(THIS ARTICLE IS MACHINE TRANSLATED by Google from Norwegian)
One striking experience the covid-19 pandemic has brought is that so many show a willingness to learn from the crisis. The public philosophers are also all on the track to interpret the signs of the times. About philosophyone is a means of both peace of mind and practicality orientering for the individual, it has also always had a greater ambition: to bring truths to the square that can change the human community.
If we understand "philosophy" as a term for our basics orientering in life, we are all going through a real philosophical revolution these days, says Slavoj Žižek in the little book Pandemic!. It is based on a series of articles he has written during the Quarantine, where he also reportedly indulged in lazy pleasures and Netflix Crime, occasionally sleepless nights characterized by a latent panic and pondering the future of the world.
Already, Žižek dismisses a New Age version of the virus as a kind of messenger from the earth: the belief that this parasite's success should be nature's own pantomime, a critical gesture, or a warning addressed to us humans. The virus is a stupid mechanism that copies itself in a purposeless way, says Žižek. It is a "biological caricature" of life's blind reproduction, and thus of man. Despite our intense interest in ourselves, which often lapses into reckless self-interest, we are after all just a species among others, he continues. In nature's interaction, the virus is a pure natural coincidence, without meaning.
Still, there is endless amount to learn from the situation virus Without any predetermined plan, it infiltrates all human systems, from infrastructure and healthcare to mental defenses and prejudices – and thus operates as a carrier of a revealing truth: Everything turns out to be far more fragile and less thoughtful than we previously thought.
The simple question Žižek allows himself to ask is, "What is wrong with our system, since despite all the warnings we were really so unprepared?" Or in another phrase: "How can we be shocked that what we were told would really happen?"
"Obviously because we didn't really think it would happen", replies Žižek, recalling that nightmareone that actually becomes reality is part of the horror logic's inherent logic. If we are to learn something from the pandemic, we must first wake up from the wishful dream that this is something we can wake up from, so that everything will be as before! On a philosophical life as well as on a political level, we must see death in the white – and do a grief work where we go from denial to acceptance.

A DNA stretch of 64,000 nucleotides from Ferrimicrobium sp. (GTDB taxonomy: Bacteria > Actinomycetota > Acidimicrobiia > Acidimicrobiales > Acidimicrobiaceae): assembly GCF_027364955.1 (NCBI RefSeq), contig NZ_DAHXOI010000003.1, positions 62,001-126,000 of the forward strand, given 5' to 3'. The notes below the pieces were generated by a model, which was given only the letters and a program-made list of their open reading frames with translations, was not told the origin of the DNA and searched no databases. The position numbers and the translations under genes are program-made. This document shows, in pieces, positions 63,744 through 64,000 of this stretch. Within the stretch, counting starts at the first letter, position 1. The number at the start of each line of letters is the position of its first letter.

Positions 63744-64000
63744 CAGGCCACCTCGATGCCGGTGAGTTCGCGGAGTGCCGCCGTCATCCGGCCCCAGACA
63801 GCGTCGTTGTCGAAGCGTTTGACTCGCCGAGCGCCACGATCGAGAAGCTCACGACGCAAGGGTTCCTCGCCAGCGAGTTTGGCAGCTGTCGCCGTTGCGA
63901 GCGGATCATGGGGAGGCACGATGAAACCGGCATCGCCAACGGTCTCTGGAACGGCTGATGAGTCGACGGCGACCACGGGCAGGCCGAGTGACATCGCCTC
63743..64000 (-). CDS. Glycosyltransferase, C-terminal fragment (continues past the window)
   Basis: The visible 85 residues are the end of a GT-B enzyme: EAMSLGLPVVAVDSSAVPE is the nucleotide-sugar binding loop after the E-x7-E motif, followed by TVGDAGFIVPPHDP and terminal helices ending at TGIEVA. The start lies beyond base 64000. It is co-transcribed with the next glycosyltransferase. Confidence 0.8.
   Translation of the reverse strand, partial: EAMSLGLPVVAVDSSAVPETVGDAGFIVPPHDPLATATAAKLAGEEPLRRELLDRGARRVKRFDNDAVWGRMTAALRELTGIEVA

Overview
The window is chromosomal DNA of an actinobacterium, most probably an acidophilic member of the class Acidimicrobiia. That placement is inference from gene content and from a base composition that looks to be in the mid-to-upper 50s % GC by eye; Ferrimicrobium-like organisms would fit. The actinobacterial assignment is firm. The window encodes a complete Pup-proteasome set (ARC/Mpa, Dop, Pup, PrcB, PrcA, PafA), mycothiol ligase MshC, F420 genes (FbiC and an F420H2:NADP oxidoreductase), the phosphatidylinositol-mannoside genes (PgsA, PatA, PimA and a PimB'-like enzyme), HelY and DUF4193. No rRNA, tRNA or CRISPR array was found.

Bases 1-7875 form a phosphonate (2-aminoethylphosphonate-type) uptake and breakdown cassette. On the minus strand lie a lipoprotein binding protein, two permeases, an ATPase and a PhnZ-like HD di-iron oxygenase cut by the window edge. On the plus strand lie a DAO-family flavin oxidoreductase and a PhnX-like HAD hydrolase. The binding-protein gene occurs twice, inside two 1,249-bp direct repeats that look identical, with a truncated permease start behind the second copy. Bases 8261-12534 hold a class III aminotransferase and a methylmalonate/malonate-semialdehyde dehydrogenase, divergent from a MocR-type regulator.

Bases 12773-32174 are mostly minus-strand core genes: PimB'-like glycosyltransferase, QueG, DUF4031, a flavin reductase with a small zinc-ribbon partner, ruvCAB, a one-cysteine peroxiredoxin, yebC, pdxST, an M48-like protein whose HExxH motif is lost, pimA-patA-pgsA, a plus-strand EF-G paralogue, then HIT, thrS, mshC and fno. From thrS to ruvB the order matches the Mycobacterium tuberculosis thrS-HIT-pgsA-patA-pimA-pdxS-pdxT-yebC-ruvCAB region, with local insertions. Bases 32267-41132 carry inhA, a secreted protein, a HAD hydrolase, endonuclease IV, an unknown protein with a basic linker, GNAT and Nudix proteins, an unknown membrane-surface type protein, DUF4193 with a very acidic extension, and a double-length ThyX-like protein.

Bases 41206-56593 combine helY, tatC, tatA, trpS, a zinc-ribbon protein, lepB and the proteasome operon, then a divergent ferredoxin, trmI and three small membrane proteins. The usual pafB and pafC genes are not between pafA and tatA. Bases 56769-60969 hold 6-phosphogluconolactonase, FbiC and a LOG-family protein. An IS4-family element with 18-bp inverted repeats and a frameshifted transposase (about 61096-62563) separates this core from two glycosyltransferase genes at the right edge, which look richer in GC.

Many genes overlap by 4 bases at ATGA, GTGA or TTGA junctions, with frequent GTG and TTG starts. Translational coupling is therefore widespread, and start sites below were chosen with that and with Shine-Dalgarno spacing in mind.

From health care and food production, from the tourist industry to the economy, we depend on an assumed normal state and imagined security.
With reference to Bruno Latour, Žižek, as many others have done, emphasizes that the corona pandemic is a kind of general test of climate change, which we have not really believed in either. The two crises also have in common that they reveal how vulnerable people's situation is and how little is needed for our systems to have problems. From health care and food production, from the tourist industry to the economy, we depend on an assumed normal state and imagined security. Latour points out that a political ecology is no longer about attitudes and values, but about systems and things – living things, dead things – and those in between, such as the virus.
Wisdom in the time of the pandemic is thus to realize that we do not necessarily return to normal, but that we must create a society that has learned to coexist with the pandemic threat. The question is whether this will be a better or worse society, morally speaking – what matters how we change it.
Deep red «war communism»